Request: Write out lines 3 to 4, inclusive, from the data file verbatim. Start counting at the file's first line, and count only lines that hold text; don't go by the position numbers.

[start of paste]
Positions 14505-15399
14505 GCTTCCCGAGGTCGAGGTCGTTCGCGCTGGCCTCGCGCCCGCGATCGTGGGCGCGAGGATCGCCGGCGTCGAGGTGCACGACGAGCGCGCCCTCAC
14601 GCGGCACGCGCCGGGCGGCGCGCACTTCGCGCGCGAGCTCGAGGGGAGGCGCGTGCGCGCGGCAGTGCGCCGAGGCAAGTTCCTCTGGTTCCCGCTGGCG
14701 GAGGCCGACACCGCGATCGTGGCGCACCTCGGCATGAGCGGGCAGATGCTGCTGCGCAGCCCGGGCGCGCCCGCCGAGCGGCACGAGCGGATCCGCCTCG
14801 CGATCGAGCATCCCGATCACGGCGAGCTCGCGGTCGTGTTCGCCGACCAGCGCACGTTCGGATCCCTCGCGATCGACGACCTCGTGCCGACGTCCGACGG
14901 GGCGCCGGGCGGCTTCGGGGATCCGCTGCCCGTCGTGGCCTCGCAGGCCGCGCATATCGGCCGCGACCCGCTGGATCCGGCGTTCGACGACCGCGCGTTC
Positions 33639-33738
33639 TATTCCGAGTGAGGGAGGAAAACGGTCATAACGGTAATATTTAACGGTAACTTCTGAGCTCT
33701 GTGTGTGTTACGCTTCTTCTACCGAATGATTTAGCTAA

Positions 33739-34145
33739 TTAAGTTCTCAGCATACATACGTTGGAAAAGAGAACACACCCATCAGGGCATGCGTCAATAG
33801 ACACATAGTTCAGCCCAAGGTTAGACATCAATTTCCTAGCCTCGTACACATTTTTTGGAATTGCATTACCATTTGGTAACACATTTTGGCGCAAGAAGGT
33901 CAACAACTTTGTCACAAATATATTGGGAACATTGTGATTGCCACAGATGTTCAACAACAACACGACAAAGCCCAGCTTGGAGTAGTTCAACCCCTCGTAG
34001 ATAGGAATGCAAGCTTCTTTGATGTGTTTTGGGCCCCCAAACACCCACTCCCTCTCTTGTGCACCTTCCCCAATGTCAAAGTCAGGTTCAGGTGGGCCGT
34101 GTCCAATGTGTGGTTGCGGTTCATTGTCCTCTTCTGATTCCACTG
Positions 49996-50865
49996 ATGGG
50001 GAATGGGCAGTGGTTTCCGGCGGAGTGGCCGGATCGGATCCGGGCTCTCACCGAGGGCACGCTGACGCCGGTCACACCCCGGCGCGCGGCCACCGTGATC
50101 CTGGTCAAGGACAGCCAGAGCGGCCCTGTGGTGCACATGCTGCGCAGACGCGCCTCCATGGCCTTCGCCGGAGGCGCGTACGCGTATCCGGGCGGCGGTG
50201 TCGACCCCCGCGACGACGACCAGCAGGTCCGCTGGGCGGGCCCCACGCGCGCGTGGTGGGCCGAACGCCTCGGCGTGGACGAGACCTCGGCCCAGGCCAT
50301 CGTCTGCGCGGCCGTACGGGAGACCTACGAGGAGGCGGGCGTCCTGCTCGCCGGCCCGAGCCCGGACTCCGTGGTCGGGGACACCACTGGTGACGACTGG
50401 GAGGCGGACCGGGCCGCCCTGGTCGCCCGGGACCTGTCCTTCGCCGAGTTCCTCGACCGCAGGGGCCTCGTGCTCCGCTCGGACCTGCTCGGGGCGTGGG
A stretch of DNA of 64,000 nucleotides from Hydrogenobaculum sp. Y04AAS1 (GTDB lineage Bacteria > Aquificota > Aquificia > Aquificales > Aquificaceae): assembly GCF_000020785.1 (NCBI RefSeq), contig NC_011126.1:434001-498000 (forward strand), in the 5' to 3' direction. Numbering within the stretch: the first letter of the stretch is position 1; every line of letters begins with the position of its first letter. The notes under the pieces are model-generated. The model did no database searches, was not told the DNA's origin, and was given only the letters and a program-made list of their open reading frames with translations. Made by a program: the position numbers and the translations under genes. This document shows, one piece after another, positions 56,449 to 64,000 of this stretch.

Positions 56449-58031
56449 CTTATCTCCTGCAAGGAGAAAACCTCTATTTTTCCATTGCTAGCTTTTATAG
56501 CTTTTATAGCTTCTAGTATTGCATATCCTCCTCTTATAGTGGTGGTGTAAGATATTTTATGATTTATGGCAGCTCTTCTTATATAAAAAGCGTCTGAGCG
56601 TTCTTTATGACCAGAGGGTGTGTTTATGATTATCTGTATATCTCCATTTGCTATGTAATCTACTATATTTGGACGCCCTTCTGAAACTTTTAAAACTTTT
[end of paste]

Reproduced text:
14601 GCGGCACGCGCCGGGCGGCGCGCACTTCGCGCGCGAGCTCGAGGGGAGGCGCGTGCGCGCGGCAGTGCGCCGAGGCAAGTTCCTCTGGTTCCCGCTGGCG
14701 GAGGCCGACACCGCGATCGTGGCGCACCTCGGCATGAGCGGGCAGATGCTGCTGCGCAGCCCGGGCGCGCCCGCCGAGCGGCACGAGCGGATCCGCCTCG